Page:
All the prophets, all the great ones have sought solitude.
Christ was in solitude for a long time in the caves of the
mountains. Moses was in solitude on Mount Sinai. Buddha
had to have solitude for a long, long time before he could
give his message to the world. The Prophet Muhammad was
for a long time in solitude on Mount Hira. Why this solitude?
You may see by the experience of your own life what solitude
does. If you try to go out all day to talk with acquaintances
and friends, you will find that each day so much is gone
from your speech; first because of your exaggeration,
for if you speak you begin to exaggerate. Then, if you speak to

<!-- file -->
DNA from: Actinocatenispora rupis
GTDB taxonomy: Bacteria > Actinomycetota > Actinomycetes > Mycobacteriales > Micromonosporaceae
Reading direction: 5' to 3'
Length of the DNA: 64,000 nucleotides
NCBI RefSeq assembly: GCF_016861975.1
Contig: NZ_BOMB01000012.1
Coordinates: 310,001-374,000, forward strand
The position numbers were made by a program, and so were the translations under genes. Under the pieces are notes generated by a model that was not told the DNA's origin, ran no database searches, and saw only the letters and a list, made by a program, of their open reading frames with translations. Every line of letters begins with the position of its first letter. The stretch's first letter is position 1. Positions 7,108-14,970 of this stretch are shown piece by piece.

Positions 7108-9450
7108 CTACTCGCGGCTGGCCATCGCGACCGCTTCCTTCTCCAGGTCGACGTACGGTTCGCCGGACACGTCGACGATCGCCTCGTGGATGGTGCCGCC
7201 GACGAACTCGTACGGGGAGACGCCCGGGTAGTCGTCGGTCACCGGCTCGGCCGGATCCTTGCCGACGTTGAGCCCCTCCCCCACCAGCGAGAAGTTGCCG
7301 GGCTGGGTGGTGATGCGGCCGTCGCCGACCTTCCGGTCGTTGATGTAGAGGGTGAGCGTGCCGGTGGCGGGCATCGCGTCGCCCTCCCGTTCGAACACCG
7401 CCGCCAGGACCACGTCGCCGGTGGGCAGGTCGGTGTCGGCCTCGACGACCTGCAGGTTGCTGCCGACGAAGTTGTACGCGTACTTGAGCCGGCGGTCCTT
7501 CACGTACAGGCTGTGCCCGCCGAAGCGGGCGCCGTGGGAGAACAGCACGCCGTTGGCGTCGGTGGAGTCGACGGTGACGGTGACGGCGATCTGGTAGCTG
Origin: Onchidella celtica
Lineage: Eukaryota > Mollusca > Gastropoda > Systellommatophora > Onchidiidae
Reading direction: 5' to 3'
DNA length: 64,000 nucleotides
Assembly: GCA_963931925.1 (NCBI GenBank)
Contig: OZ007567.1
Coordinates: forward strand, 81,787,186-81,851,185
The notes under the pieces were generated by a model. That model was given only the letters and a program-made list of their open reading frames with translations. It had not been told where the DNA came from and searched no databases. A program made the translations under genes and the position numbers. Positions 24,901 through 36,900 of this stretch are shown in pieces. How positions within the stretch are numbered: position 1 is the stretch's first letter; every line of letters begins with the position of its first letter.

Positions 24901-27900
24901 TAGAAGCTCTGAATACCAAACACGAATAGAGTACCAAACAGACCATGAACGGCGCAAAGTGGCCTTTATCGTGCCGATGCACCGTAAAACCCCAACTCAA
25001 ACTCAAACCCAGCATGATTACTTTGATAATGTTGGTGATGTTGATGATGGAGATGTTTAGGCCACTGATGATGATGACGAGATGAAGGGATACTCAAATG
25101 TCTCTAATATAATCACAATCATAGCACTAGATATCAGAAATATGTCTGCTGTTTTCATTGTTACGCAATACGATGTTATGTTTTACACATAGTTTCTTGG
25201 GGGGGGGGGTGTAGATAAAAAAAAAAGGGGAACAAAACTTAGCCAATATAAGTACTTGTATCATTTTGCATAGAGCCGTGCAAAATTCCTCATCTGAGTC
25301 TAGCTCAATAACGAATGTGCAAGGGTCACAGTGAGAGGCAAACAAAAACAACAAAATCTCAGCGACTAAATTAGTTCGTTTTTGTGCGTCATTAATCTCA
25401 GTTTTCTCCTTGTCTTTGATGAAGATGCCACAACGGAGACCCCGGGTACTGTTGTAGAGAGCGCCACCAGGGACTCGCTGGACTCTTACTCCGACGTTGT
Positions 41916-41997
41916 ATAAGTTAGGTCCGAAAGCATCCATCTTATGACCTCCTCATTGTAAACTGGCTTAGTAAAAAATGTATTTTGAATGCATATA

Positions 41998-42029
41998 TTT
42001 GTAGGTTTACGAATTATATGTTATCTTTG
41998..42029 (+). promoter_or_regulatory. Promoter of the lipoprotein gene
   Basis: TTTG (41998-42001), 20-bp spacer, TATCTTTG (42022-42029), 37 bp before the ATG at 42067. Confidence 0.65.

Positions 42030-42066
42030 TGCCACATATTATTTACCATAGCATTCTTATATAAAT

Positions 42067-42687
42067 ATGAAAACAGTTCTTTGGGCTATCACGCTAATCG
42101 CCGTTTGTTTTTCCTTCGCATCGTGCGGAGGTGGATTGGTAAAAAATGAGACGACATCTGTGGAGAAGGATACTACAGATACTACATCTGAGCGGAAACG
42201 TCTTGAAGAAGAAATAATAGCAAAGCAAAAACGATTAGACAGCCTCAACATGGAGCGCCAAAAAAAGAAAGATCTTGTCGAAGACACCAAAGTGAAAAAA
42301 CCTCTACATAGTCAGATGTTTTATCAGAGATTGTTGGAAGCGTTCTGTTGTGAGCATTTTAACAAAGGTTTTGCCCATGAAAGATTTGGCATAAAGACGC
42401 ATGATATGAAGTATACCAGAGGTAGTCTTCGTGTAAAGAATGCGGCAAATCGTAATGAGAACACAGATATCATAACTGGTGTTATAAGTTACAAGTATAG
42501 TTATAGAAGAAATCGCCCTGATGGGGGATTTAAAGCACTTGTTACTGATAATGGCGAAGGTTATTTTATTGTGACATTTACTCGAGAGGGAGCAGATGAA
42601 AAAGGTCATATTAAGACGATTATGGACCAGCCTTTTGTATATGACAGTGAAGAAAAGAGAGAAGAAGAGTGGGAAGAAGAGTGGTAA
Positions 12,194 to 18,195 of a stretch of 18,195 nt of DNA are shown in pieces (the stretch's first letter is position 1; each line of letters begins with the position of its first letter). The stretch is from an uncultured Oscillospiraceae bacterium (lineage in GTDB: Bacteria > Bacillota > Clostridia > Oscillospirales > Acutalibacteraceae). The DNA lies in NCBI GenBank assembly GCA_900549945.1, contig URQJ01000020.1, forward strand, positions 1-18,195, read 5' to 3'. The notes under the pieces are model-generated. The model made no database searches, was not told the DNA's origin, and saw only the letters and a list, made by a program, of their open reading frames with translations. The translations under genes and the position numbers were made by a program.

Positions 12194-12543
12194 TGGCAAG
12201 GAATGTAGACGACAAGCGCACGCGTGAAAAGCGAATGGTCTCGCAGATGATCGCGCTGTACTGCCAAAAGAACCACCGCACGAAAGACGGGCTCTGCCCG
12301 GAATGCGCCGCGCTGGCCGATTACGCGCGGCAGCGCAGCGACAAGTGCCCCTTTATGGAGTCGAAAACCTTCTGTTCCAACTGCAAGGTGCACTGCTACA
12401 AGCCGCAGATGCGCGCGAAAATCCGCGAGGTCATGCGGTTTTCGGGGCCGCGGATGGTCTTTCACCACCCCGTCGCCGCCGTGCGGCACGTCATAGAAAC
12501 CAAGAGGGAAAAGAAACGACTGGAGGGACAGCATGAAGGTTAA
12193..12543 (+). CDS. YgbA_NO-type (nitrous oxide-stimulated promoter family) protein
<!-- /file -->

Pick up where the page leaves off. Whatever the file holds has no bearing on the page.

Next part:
amuse people, you may say what is not true: you add to what
you are saying. Then out of politeness you embellish what
you say: you say what you do not mean.
To everyone the wish comes to go home, to be with one
or two people whom one likes, or to be alone. When you
are silent thoughts are less, feelings are less, and the
mind has a rest. When people come – people whom you like
or undesirable people – the impression of their words
and actions fall upon
you and your peace of mind is broken.
A part of your time should be given to solitude. The
more you cultivate solitude, the more you will like it,
but when very much time is spent in solitude, people become
unbalanced. The majzubs in India are very great people;
often they are Nabi or Qutb. They attain a
very high degree of spirituality. They have control over
the elements, but part of their power, as the world demands
it of them, is lost to the external world. I think that
it is most desirable to be well balanced: to spend so much
time with others, and so much time in solitude.